This utterance which came from nowhere, this desire that expressed itself caused a thousand helping hands to appear, all of which encouraged me on towards ordination. A thing dawned on me: my practice was but a shabby thing, and my plans and desires had become as tattered as old rags. But this practice was never mine, it was always much huger than that! When I first had raised the possibility of Bodhisattva Ordination with our Godo, he had said “Make your mind now that of a Bodhisattva.” He is French and so uses a slightly strange word order, but what he was saying was this: already you are a Bodhisattva. Just like a rakusu is already a rakusu, since infinitely long ago.
Ordination is a bounding leap towards the web of existence: it is realizing that we are not an isolated speck but rather a beautiful jeweled node in a sparkling intra-universal net. The Sangha is the actual bodily manifestation of this*, and will propel us wholly towards interconnectedness. Zazen with its great pointlessness and frustration of our little Selves allows this connected responsiveness to flow, and allows the Sangha to hang so fruitfully together and points to the fact that all our activity is in the direction of all things and beings anyway. We go from I sitting alone on a cushion to Ah! All beings getting down with everything! They are the new wearer of the clothes The only choice is whether to go in the direction of this realisation or not, and given that it’s not possible to run away from anything (because the very thing you run from has given you the impetus in the first place and therefore determines your direction) all that’s left is go, go go! Until you’ve gone beyond!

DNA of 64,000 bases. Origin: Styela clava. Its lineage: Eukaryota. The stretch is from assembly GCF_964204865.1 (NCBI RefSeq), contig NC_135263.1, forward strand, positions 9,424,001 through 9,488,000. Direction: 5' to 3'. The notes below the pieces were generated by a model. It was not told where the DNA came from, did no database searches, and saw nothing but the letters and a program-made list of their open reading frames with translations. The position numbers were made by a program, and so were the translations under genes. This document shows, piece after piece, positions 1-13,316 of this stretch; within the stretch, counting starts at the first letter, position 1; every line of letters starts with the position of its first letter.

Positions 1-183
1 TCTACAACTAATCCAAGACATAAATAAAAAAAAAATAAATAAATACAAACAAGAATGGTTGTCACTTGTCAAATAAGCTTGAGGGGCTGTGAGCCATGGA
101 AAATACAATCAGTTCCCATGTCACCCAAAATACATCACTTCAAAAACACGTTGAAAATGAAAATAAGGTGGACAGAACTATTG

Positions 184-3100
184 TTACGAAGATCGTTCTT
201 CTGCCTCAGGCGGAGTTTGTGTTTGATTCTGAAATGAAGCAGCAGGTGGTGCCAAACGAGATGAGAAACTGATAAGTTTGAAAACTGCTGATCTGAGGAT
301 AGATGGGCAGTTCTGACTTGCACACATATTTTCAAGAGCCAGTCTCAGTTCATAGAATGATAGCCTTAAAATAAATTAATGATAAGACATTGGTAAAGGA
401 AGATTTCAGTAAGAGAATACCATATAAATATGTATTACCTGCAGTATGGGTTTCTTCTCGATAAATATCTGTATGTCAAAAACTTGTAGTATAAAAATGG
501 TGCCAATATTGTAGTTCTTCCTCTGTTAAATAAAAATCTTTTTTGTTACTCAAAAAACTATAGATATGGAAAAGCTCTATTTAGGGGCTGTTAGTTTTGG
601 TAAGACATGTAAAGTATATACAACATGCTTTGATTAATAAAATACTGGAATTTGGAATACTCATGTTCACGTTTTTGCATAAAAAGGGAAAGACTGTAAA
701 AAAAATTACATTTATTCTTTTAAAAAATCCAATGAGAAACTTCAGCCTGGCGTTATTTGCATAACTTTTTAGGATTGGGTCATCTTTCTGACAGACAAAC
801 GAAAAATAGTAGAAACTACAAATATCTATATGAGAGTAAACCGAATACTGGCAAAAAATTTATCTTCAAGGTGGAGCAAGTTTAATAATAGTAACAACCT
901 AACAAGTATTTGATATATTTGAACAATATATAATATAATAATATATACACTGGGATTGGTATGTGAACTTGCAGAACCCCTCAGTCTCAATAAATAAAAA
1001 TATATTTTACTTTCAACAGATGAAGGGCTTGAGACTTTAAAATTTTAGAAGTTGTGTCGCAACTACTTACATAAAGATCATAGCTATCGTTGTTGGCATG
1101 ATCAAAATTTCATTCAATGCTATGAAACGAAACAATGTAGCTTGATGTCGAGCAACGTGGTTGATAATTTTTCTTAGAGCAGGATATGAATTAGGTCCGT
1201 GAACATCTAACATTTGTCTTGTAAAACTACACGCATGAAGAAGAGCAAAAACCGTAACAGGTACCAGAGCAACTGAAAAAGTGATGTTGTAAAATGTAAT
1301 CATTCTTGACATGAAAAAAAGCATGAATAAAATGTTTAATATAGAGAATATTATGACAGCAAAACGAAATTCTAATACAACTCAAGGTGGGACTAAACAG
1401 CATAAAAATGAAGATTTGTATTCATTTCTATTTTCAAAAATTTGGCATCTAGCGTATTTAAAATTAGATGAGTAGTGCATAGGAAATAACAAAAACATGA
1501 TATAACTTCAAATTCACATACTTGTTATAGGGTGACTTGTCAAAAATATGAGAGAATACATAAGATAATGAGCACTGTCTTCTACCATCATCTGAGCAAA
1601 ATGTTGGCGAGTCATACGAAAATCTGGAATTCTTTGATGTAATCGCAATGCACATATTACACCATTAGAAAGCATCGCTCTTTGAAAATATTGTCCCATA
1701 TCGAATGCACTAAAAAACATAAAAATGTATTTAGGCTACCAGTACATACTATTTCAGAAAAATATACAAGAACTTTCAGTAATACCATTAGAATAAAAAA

I haven’t yet finished my rakusu. For the ceremony, I obtained one from the Sangha which had come via Argentina, so my practice now has a South American thread to it. That black rectangle of cloth with its white stitching has been a battleground for me. I have sweated over it, sewn my thumb to it, cursed and implored it. However big the picture, however vast the web, it still comes down to stitch after stitch, and no-one else can do it for you. However much money one offers, apparently.
* For more on this, see this super article also by me